Home to some of the best snowboarding resorts in the world, picking out five of France's finest is no easy feat. If you've not yet been snowboarding to France, I guarantee at some time you will!
It's a country that boasts a plethora of perfect pistes, super snowparks and outstanding off-piste terrain; an excursion to this part of the European Alps is unlikely to disappoint.
But amongst these many gems, there's a handful that sparkle a little brighter than the rest. We take a look at five of France's very best resorts for snowboarders, examining each for their unique appeal.
New to France?
One of Europe's most interesting visits - not just for its snowboarding - France borders the European Alps, which start just north of Marseille and loop over the north of Italy. Excellent general information on France here, via the French Government Tourist Office.
Away from the Alps there are the Pyrenees, which share a border with Spain and also provide winter sports. But for the tallest peaks (Mont Blanc at 15,771 ft. /4,807m), the most dramatic views and the best snowboarding, it's back to the Alps.
The first resort in France to open a snowboard-only zone, and home to the country's first terrain park (built in 1993) Avoriaz is something of a pioneer in the snowboard world.
Freestyle addicts are in for a treat, with four permanent parks to pick from, including the advanced level 'Arare Snowpark' , a 120-metre-long 'super pipe' , and a stunning woodland snowpark.
Plus, there are discrete areas for groms and newbies, so experts can rip in peace and beginners can build up confidence. If jibbing the park isn't your bag, the opportunities for on-piste action are equally immense, with the resort linking to Les Portes du Soleil - one of the largest ski areas in Europe.
Avoriaz also gives access to epic freeriding terrain, with everything from lush powder bowls and tempting tree runs, to cliff drops and couloirs.
Why we rate it: A snowboarding pioneer that's still leading the way.
Powder hounds and backcountry borders, look no further. For snowboarding holidays into pure, rugged freeride terrain, Chamonix is hard to beat.
A raw mountain playground, with a genuine mountain community that extends way beyond winter seasonnaires, snowboarding in Chamonix is serious stuff.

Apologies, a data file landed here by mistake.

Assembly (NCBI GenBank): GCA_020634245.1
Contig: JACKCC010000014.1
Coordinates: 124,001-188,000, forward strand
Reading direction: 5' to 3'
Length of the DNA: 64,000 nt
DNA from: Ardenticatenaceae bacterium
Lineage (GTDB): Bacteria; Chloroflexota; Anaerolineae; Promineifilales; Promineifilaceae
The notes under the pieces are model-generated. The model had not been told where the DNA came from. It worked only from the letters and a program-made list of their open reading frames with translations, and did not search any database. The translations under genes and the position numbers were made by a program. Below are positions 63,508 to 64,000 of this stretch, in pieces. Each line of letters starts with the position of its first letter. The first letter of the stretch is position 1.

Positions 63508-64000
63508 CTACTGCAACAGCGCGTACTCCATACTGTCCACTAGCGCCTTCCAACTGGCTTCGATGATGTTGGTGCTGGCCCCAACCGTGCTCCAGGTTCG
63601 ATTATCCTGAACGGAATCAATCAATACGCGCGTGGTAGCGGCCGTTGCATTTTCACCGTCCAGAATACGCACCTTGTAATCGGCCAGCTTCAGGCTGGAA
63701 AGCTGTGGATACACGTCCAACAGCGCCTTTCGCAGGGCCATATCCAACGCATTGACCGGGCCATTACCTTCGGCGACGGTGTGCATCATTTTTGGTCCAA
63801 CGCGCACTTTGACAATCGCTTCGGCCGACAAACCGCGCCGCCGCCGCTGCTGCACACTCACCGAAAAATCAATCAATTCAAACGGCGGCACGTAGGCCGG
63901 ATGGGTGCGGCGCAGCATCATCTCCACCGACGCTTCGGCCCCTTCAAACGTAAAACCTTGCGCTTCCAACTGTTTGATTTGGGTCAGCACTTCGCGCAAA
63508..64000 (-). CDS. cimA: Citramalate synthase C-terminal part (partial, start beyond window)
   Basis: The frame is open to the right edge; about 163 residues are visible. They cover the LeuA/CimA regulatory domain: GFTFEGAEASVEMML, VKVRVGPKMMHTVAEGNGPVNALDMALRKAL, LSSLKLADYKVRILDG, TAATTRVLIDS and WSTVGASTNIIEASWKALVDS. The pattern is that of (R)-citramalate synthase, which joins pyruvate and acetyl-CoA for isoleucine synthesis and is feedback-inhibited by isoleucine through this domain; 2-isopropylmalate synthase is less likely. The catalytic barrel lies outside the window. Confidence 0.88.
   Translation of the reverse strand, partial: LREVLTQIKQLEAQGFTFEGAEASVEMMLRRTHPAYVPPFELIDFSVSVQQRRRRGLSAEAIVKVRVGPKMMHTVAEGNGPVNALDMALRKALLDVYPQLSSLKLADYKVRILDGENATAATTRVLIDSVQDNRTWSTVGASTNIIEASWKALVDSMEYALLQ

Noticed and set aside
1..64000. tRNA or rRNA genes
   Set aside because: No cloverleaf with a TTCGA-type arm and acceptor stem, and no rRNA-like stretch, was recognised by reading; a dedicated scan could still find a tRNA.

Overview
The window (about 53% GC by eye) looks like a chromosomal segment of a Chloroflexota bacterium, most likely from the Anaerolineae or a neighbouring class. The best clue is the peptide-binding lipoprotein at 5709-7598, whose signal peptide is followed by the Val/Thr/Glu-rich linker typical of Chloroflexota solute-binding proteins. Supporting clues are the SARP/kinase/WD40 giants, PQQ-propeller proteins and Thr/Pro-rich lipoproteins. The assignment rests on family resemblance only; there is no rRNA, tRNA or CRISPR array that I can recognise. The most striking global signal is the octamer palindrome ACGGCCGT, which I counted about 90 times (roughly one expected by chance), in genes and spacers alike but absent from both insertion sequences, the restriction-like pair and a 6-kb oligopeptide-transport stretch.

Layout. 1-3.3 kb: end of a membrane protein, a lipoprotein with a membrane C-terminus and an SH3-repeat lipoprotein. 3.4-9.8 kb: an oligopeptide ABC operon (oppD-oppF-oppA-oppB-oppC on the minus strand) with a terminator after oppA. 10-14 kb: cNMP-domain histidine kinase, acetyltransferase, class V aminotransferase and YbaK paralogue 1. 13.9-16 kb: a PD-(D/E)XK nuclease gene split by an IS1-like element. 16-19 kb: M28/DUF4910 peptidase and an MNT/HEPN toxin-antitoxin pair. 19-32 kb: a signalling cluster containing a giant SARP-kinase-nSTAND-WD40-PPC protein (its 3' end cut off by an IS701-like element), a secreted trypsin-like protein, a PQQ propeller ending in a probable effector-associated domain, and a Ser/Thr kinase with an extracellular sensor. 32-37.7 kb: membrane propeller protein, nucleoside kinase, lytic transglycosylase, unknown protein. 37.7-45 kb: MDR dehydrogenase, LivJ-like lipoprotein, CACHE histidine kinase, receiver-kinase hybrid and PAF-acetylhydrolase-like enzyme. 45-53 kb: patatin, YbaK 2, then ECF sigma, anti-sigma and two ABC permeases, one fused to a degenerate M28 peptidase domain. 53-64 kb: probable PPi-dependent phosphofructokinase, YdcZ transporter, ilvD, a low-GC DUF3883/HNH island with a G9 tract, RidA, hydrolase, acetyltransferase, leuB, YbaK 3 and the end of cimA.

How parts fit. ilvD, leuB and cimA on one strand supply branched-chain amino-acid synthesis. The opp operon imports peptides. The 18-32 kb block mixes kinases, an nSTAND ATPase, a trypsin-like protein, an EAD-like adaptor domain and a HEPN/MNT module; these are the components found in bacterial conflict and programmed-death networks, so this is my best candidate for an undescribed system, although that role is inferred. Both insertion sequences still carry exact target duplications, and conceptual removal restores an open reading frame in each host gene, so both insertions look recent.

Best suited to intermediate and expert riders, exceptional off-piste boarding is the main appeal, with many boarders coming here to tackle the famous 'valley blanche' tour, which guides you past the blue ice of Mont Blanc - Europe's tallest peak.
But if you're not into sloping-off, there's plenty more here to put a smile on your face: seek out the unkempt pistes, natural half pipes and slope-side kickers, or spend an afternoon on the rails and boxes in the snowpark.
Why we rate it: Heaven for backcountry purists. Don't forget your transceiver.
With a history of welcoming snowboarders, Tignes is another resort that gets the thumbs up for backing the sport when it was in its infancy.
At an altitude of 2100 meters, it's got a superb snow record, with runs open almost all year round on the Grande Motte Glacier.
It forms part of the immense Espace Killy ski area, giving you around 300km of piste, and the backcountry is equally epic and easily accessible. Pro-freestylers flock here every March for the X-Games competition, and you can take your pick from the two snow parks, half-pipe and boarder cross-course.
Tignes also comes up trumps for scenic variety; you can board to the lake, visit the 'eye of the needle' , or slide past snow caves and frozen waterfalls en-route to Tignes le Bois - the resort's lowest altitude station.
And it's not just us that rate this resort: it's a hub for BASI instructor training and is a favourite testing ground for board manufacturers.
Why we rate it: A snow-sure resort where you're spoilt for choice.
What's your idea of a perfect day's boarding?
If your snowboarding trips involve weaving through trees and speeding through gullies; bounding through powder bowls and dropping big cliffs; or flipping off kickers, riding bordercross courses, and working your way through wall rides, log-jibs, tables, and rails, Serre Chevalier hits the spot.
Strategically placed snowparks make for easy access and spectating, and marked zones for different levels allow beginners to build confidence.
With stacks of tree cover, Serre Chevalier's not only easy on the eye but is also brilliant for bad weather days, and with a charming and unassuming French village vibe to boot, it's easily one of France's most appealing resorts.
Why we rate it: Like a giant funpark, it caters for every type and level of snowboarder.
If perfect piste riding is what floats your board, this is the resort for you.
Part of the immense Three Valleys ski area, expect a massive choice of terrain and a super-efficient lift system that'll whisk you around the 160km of immaculate piste.
Whilst beginners enjoy the graduated nursery slopes and cruisey blues, confident intermediates love the long sweeping reds and rewarding black runs.
Freestyle is more of a family affair here, with 'fun zones' accommodating little ones and first timers, but there's also enough for advanced and intermediate riders, including an air-bag jump if you come at the right time. Decent freeride terrain and few drag lifts complete the appeal.
Why we rate it: A top choice for boarders with a passion for piste cruising.